WASHINGTON – Want to invoke your right to remain silent? You’ll have to speak up.

In a narrowly split decision, the Supreme Court’s conservative majority expanded limits on the famous Miranda rights for criminal suspects on Tuesday.

New Justice Sonia Sotomayor, one of the dissenters, said the ruling turned Americans’ rights of protection from police abuse “upside down.”

Justice Anthony Kennedy, who wrote the majority opinion, said a suspect who talks to police after being informed he doesn’t have to, in effect, waives his right to remain silent.

Elena Kagan, who has been nominated by President Barack Obama to join the court, sided with the police as U.S. solicitor general when the case came before the court. She would replace Justice John Paul Stevens, one of the dissenters.

A right to remain silent and a right to a lawyer are at the top of the warnings that police recite to suspects during arrests and interrogations. But Tuesday’s majority said suspects must tell police they are going to remain quiet to stop an interrogation, just as they must tell police that they want a lawyer.

This decision means that police can keep shooting questions at a suspect who simply remains silent in hopes that the person will crack and give them some information, said Richard Friedman, a University of Michigan law professor.

“It’s a little bit less restraint that the officers have to show,” Friedman said.

The ruling comes in a case in which a suspect, Van Chester Thompkins, remained mostly silent for a three-hour police interrogation before implicating himself in a Jan. 10, 2000, murder in Southfield, Mich.

He appealed his conviction, saying he had invoked his Miranda right to remain silent by remaining silent.

The 6th U.S. Circuit Court of Appeals in Cincinnati agreed and threw out the confession and conviction.

But Kennedy, writing the decision for the court’s conservatives, said that wasn’t enough.

“Thompkins did not say that he wanted to remain silent or that he did not want to talk to police,” Kennedy said. “Had he made either of these simple, unambiguous statements, he would have invoked his ‘right to cut off questioning.’“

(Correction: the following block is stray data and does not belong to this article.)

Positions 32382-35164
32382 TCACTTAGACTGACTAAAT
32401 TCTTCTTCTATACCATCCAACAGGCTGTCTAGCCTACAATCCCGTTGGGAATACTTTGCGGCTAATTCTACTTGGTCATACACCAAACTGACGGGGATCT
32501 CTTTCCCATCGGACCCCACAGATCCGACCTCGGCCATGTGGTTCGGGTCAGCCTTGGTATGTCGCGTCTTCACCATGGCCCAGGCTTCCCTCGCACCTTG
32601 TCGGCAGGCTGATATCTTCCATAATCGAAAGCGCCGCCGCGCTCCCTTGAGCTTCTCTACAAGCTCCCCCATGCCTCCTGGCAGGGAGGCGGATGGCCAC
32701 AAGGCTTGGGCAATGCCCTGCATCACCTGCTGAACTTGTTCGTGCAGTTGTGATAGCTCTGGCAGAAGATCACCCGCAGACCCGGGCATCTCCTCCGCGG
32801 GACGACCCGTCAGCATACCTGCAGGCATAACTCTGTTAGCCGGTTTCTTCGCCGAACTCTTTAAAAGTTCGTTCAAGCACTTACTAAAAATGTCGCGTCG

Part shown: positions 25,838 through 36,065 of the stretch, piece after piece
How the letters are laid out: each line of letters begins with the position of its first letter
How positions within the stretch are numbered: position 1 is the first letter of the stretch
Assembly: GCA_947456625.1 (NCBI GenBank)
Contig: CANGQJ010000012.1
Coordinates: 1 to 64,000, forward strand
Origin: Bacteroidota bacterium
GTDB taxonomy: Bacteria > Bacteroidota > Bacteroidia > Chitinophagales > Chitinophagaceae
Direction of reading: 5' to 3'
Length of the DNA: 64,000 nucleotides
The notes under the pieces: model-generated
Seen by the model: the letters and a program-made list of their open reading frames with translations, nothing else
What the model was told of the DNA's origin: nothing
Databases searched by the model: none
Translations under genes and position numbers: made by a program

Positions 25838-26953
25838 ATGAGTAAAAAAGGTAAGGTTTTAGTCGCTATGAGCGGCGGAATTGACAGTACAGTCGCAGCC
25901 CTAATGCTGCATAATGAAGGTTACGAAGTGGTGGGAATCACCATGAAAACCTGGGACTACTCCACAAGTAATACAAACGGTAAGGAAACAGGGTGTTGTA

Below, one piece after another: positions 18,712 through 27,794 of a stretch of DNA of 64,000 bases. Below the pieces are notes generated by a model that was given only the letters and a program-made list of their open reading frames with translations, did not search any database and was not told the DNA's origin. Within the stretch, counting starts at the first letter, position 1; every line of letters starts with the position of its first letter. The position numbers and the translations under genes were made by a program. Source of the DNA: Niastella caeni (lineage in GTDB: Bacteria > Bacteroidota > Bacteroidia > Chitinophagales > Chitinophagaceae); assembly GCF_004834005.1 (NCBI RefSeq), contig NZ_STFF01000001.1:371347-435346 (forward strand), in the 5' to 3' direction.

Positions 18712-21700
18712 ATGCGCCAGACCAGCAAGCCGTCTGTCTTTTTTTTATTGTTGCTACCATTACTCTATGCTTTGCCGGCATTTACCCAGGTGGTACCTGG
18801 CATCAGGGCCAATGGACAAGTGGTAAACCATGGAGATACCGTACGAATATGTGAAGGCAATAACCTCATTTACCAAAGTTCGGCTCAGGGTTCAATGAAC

He was joined in the 5-4 opinion by Chief Justice John Roberts and Justices Antonin Scalia, Clarence Thomas and Samuel Alito.

Prosecutors cheered the decision, saying it takes the guesswork out of when police have to stop questioning suspects.

This is the third time this session that the Supreme Court has placed limits on Miranda rights, which come from a 1966 decision requiring officers to tell suspects they have the right to remain silent and to have a lawyer represent them, even if they can’t afford one.

Earlier this term, the high court ruled that a suspect’s request for a lawyer is good for only 14 days after the person is released from police custody — the first time the court has placed a time limit on a request for a lawyer — and that police do not have to explicitly tell suspects they have a right to a lawyer during an interrogation.

For Justice Sotomayor, deciding to make suspects speak to have the right to remain silent was a step too far. Her dissent said the majority’s decision “turns Miranda upside down.”

“Criminal suspects must now unambiguously invoke their right to remain silent — which counterintuitively requires them to speak,” she said. “At the same time, suspects will be legally presumed to have waived their rights even if they have given no clear expression of their intent to do so. Those results are inconsistent with the fair-trial principles on which those precedents are grounded.”

She was joined in her dissent by Stevens, Ruth Bader Ginsburg and Stephen Breyer.